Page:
The Mad March Science Festival got off to a dramatic start on Saturday when the licence holder of the Amateur Radio Event went down with flu.
Organisers, Cromar Future Group, quickly stepped in with a virtual reality activity, so instead of talking to real people around the world, the Logie Coldstone children floated above the Earth in a mock-up of the International Space Station, some navigating their way to the exit for a space-walk.
As they had enjoyed an online session with the Tim Peak Challenge team just two day’s before, they loved being an astronaut and were equally enthusiastic about the space food challenge where they rated the suitability of common foodstuffs for use in space using NASA criteria.
At Craigievar, robots wandered the floor, and scratch programming was popular, as were the forest based themed drop-in activities and the family talk by Glenn Roberts on the local mammal populations.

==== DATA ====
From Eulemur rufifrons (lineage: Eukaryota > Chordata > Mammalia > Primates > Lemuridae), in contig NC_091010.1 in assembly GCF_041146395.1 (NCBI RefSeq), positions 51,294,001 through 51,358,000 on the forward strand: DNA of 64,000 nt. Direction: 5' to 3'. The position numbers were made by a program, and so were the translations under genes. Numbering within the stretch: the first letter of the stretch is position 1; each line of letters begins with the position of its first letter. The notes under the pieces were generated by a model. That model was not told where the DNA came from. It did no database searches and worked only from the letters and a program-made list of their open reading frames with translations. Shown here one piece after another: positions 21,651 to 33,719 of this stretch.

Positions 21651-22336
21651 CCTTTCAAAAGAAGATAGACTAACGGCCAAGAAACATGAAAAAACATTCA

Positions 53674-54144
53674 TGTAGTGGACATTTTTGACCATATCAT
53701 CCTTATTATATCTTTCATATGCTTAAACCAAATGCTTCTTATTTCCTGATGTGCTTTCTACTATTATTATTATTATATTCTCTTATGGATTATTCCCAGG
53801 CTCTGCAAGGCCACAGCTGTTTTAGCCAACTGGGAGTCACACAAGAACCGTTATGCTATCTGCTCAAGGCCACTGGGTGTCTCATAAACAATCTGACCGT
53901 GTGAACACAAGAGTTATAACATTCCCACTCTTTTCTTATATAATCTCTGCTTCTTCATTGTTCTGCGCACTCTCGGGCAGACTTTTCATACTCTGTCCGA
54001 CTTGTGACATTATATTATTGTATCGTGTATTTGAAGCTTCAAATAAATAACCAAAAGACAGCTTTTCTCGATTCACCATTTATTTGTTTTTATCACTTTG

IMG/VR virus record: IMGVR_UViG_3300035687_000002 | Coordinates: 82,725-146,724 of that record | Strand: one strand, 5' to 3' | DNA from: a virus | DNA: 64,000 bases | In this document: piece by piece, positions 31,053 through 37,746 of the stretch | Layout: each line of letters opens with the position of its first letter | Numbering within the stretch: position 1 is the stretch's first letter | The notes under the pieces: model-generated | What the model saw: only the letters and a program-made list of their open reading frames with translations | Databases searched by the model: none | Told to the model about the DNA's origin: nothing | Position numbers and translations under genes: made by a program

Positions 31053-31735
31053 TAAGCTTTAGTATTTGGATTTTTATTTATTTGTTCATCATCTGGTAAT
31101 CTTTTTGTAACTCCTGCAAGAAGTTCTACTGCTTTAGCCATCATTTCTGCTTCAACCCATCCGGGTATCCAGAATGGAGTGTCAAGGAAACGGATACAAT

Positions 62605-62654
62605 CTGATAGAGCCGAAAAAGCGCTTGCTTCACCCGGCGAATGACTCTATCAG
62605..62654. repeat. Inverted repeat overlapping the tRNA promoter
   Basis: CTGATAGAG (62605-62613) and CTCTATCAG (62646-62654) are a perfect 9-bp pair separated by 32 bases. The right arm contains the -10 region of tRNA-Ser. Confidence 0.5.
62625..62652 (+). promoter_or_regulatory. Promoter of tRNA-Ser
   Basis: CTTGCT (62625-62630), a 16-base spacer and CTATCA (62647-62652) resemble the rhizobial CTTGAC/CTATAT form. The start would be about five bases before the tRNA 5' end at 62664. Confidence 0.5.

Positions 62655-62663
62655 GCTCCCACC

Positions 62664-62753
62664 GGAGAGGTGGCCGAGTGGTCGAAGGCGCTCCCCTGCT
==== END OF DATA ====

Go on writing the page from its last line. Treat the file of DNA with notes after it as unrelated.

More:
MadLab meanwhile had a busy first day operating out of Tarland School, which turned into a veritable flood on Sunday as word got around as to how much fun the workshops were.
Little hands and equally fascinated parents had a go at soldering alarms, decision trees, aliens and other electronic gadgets.
Tarland School’s open day was bustling on Sunday, with those waiting their turn at MadLab enjoying driving robotic cars, playing with hexbugs or friendly dancing dinosaurs or attending workshops on atoms and magnetism.
The Tarland Young Scientists demonstrated testing for PH; blew up balloons with gas from a chemical reaction; explained whale migration, the big bang, states of matter and the solar system which featured wonderful model planets made from biscuits.
All the children in the schools had worked hard and the quality of displays were fantastic and covered evolution; internet safety; birds, feathers and worms; working models of cars and pre-programmed Mars rovers.
Younger children had produced posters and drawn astronauts with their own faces peeping from the helmets.
At the adult talks in Aboyne, the Digital Scotland showcase vehicle proved popular, as did the conservation and geological talks.
The final event of the festival, is on Saturday (March 18) at 2pm at Ballater’s Albert Hall, when researchers from the James Hutton Institute will be explaining how the devastating flood of December 2015 changed the bed of the River Dee and discussing research into how communities have been affected.